Following a breakthrough year that included multiple BRIT Award nominations, Relentless Records’ Headie One took to the stage at the BRITs for a double performance that encompassed his British single of the year nominee, ‘Ain’t It Different’, before leading into ‘Princess Cuts’ with some surprise guests.
For his time on stage, the British rapper was ironically surrounded by headlines decrying the influence of drill music, the incredible space designed by Virgil Abloh. Headie One delved into ‘Ain’t It Different’, with AJ Tracey joining as a special guest, before the stage then fell away and the Brits went full-on dance party, as Young T & Bugsey surprised the audience and combined with Headie One for the rhythmic, irresistible ‘Princess Cuts.’
The stunning performance was crafted by Tawbox, the BAFTA nominated creative duo consisting of Creative Director & Choreographer Amber Rimell and Creative Director Bronski. Bronski said of the performance:
“We really wanted to give the audience at home, and the audience in the room, an experience. We were really inspired by giving the audience at home a fresh perspective (especially as we have all watched so many live streams this last year), which got us going down the route of using a motion control camera rig to shoot the first 90 seconds, throwing the audience around Headie and within the incredible space designed by Virgil Abloh that challenged the media’s negative take on drill. From there the TV audience were flown half the width of the arena, landing in a 25 metre corridor of video with AJ down the other end. The majority of this section was shot on wire cam, before going handheld for Headie and AJ’s bar to bar. From there, a Steadicam travelled at speed to land the entire performance back at the BRIT Awards and its main stage, with our incredible dancers, and of course Young T & Bugsey.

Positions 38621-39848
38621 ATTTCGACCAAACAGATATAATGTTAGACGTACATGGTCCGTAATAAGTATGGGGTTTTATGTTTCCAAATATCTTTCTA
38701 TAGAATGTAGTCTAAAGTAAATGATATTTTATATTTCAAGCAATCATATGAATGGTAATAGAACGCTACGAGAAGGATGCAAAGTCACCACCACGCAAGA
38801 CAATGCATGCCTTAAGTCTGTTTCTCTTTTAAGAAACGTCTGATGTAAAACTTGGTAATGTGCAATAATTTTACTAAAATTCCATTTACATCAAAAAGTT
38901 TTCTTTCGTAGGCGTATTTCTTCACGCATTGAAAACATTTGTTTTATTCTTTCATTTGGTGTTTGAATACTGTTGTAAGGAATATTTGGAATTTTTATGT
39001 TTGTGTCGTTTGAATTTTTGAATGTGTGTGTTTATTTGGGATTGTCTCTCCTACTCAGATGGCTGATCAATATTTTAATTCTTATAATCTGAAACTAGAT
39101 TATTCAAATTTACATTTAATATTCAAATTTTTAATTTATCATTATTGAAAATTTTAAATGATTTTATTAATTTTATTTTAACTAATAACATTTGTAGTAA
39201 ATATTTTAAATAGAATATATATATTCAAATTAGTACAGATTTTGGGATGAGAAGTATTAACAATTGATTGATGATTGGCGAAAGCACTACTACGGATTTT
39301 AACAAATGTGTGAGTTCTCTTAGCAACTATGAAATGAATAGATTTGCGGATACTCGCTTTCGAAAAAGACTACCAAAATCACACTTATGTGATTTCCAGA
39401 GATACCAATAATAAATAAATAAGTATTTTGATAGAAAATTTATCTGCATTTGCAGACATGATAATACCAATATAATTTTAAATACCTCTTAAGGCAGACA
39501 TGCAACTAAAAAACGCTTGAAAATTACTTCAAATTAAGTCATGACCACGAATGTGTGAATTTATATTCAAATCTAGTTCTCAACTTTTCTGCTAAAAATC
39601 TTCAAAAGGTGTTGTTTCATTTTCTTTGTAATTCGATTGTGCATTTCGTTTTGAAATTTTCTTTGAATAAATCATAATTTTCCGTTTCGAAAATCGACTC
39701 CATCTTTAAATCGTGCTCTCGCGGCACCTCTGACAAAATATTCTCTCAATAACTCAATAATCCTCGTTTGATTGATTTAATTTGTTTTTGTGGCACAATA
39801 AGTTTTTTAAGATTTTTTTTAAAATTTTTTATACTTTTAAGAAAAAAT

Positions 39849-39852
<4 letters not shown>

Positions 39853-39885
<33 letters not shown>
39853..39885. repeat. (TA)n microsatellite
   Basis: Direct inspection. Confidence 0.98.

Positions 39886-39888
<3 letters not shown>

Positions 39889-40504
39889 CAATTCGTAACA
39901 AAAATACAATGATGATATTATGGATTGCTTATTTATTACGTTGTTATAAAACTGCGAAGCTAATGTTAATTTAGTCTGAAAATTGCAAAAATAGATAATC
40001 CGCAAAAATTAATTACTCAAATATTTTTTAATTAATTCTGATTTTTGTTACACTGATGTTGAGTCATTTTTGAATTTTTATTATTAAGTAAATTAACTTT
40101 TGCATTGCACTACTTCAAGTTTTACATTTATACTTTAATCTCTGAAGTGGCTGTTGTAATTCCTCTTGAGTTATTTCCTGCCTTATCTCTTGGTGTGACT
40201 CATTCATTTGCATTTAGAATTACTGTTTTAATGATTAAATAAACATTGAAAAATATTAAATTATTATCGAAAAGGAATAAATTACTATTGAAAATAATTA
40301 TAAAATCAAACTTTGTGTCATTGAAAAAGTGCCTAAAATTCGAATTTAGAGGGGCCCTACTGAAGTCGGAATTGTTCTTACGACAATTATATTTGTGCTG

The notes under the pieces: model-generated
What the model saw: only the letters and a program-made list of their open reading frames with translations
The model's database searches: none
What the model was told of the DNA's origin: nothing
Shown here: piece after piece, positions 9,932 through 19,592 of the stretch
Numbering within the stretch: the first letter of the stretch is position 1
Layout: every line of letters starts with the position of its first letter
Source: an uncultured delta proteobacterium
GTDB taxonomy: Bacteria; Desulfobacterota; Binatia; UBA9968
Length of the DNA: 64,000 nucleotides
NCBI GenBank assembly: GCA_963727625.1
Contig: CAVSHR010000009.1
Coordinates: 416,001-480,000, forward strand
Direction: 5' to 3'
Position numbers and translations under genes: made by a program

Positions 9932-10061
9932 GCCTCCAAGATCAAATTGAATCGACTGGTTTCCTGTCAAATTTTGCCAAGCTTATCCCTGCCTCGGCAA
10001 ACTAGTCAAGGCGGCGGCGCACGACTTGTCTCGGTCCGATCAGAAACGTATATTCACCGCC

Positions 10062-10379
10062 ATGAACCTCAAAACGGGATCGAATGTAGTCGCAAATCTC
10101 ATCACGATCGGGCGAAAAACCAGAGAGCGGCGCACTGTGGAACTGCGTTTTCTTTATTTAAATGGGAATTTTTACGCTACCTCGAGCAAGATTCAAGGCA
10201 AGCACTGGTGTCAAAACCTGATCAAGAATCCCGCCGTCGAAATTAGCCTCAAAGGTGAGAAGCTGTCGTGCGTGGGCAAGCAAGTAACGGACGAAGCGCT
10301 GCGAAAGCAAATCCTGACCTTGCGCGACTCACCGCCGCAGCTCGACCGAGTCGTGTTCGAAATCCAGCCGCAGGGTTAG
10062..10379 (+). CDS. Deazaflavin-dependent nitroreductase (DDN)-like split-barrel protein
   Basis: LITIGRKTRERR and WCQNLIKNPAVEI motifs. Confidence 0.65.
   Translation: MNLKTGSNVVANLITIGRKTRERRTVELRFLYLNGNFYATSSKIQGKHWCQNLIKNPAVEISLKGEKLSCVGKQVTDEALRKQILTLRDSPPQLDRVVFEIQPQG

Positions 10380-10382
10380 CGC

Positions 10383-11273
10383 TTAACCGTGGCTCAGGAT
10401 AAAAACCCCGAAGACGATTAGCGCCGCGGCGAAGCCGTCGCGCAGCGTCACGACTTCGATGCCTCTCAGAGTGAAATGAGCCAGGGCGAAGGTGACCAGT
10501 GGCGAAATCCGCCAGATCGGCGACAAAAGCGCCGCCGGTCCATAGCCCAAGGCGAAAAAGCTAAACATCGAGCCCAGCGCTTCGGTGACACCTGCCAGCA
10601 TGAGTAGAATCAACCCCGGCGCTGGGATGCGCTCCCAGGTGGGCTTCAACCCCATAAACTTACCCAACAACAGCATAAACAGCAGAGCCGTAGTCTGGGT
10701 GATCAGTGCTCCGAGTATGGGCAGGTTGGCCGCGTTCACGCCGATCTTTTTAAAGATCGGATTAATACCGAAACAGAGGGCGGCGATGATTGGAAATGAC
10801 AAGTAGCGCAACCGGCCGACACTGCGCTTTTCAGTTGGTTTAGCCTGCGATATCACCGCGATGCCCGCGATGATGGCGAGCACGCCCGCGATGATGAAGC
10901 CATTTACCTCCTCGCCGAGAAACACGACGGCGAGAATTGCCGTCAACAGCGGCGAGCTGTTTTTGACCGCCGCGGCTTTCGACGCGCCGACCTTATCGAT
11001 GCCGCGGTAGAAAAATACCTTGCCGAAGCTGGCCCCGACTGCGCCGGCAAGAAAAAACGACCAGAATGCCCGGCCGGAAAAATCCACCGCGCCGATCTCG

The audience in the room then got a whole other experience, getting to see a high speed cine-robot in action working around Headie. It then whizzed down its tracks at speed, before seeing the full AJ & Headie section in a different way, as the walls of the corridor were transparent – meaning that from the side, you could see AJ and Headie very clearly. For an audience in the room, this would have been really exciting to witness, as it was an almost behind the scenes, but high energy performance of not only the artists, but incredible technology.”
After scoring a No. 1 album in his native U.K. with his debut LP Edna, Headie One notched three Brit nominations, including British Male Solo Artist of the year. ‘Don’t Rush’, his smash with Young T & Bugsey, was also up for British Single.